A distant call to remembrance seems natural in Quebec City, especially for those gathering around the Cross of Sacrifice for the annual Remembrance Day service. Dwarfed by the walls of the Citadelle, the fortification that dominates the old city, the cross adds a sombre presence to the grounds around the National Assembly, the provincial legislature building.
It is at the entrance to that building under the provincial coat of arms that architect and Assistant Commissioner for Crown Lands Eugène-Étienne Taché had carved the motto “Je me souviens”—I remember.
History has not recorded why the architect chose those words in 1883. It may have been a line from a Victor Hugo poem or a tribute to a bygone era of Quebec’s past but it became the motto for the province when its coat of arms was officially adopted in 1939. The laconic phrase was also adopted by the Royal 22nd Regiment, Québec’s famed regular force infantry unit and it also adorns the provincial licence plate.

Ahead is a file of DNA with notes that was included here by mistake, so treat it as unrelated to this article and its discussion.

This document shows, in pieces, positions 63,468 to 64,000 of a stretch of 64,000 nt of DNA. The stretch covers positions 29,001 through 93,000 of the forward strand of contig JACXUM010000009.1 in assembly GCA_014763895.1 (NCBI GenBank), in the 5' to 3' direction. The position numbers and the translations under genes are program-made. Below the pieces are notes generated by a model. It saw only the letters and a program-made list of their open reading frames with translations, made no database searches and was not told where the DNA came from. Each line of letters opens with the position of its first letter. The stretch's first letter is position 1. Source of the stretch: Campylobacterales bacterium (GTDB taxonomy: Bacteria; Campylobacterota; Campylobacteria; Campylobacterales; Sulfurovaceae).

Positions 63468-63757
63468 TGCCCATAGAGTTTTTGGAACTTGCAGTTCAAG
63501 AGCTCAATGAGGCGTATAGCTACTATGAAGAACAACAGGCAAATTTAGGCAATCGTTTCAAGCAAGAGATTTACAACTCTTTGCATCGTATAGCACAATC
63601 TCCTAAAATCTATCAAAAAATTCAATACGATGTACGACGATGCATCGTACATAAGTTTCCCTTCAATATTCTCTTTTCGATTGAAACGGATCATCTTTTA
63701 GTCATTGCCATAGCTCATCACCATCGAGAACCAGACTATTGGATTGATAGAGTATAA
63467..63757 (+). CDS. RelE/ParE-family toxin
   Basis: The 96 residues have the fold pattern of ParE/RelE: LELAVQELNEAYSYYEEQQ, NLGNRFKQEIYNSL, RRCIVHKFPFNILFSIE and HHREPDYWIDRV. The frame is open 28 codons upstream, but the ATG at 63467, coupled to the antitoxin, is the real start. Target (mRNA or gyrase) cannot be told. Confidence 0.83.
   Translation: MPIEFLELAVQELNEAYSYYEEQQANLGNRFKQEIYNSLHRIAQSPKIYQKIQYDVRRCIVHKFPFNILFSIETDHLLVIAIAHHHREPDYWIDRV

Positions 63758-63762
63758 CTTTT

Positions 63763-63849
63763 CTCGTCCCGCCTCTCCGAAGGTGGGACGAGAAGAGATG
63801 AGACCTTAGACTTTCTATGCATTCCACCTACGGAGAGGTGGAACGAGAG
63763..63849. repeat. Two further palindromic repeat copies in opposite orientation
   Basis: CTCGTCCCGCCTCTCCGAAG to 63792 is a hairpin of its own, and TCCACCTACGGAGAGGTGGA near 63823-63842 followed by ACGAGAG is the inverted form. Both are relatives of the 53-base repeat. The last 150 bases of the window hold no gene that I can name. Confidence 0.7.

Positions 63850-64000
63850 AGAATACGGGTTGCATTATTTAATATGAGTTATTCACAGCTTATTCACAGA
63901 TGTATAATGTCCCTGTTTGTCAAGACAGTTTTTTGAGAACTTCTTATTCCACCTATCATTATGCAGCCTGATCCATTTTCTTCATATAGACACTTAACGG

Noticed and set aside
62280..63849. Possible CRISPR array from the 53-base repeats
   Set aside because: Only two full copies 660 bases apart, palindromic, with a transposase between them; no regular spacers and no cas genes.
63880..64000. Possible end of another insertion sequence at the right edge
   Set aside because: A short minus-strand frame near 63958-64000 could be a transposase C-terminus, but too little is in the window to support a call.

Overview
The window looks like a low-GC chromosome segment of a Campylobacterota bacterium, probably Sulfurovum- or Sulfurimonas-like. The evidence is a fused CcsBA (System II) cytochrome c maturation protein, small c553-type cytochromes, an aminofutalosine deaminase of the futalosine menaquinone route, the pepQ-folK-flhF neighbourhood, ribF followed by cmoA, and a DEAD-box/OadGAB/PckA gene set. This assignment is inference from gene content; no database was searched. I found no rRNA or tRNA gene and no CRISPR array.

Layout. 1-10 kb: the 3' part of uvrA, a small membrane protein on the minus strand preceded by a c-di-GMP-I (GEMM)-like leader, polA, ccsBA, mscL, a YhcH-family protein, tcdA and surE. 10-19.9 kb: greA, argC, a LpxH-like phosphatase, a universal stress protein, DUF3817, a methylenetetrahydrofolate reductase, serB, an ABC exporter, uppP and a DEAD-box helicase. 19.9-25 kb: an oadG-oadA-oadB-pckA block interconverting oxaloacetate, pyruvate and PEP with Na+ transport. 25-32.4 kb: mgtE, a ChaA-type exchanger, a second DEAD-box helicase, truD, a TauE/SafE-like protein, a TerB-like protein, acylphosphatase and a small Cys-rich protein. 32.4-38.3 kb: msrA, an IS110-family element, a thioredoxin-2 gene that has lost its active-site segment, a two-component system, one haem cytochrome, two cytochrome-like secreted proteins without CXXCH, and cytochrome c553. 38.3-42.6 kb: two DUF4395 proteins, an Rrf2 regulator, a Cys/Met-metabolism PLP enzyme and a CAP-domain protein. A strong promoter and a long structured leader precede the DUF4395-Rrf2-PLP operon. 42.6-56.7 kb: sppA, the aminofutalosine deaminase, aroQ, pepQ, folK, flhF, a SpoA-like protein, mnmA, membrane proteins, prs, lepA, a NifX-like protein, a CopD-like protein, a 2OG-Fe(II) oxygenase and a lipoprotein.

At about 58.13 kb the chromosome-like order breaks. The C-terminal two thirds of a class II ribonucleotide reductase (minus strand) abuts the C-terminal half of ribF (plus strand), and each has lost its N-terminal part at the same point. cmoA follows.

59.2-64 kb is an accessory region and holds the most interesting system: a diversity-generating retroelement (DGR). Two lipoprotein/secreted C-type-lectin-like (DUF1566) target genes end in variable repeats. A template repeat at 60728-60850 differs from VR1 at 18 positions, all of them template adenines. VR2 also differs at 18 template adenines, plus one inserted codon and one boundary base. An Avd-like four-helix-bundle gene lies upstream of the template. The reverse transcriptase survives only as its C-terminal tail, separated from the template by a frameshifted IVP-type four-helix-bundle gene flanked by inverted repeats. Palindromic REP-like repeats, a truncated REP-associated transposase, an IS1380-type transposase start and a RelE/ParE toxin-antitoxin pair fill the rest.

Banners as well harked back to the past throughout the downtown area celebrating 2008 as the 400th anniversary of the city’s founding by Samuel de Champlain (Bonne fête Quebec, May/ June). But it was the more recent past that those who gathered on November 11 came to remember. Memories of the wars of the last century and the current insurgency in Afghanistan were on the minds of the veterans and young men and women in uniform who marched behind the Royal 22nd Regt. band up the Grande Allée, the famed street leading into Old Quebec. While the veterans thought of the Second World War and the Korean War, others thought of the at least 10 Canadian Forces members stationed at nearby Canadian Forces Base Valcartier who are among the nearly 100 soldiers killed in Afghanistan since 2002.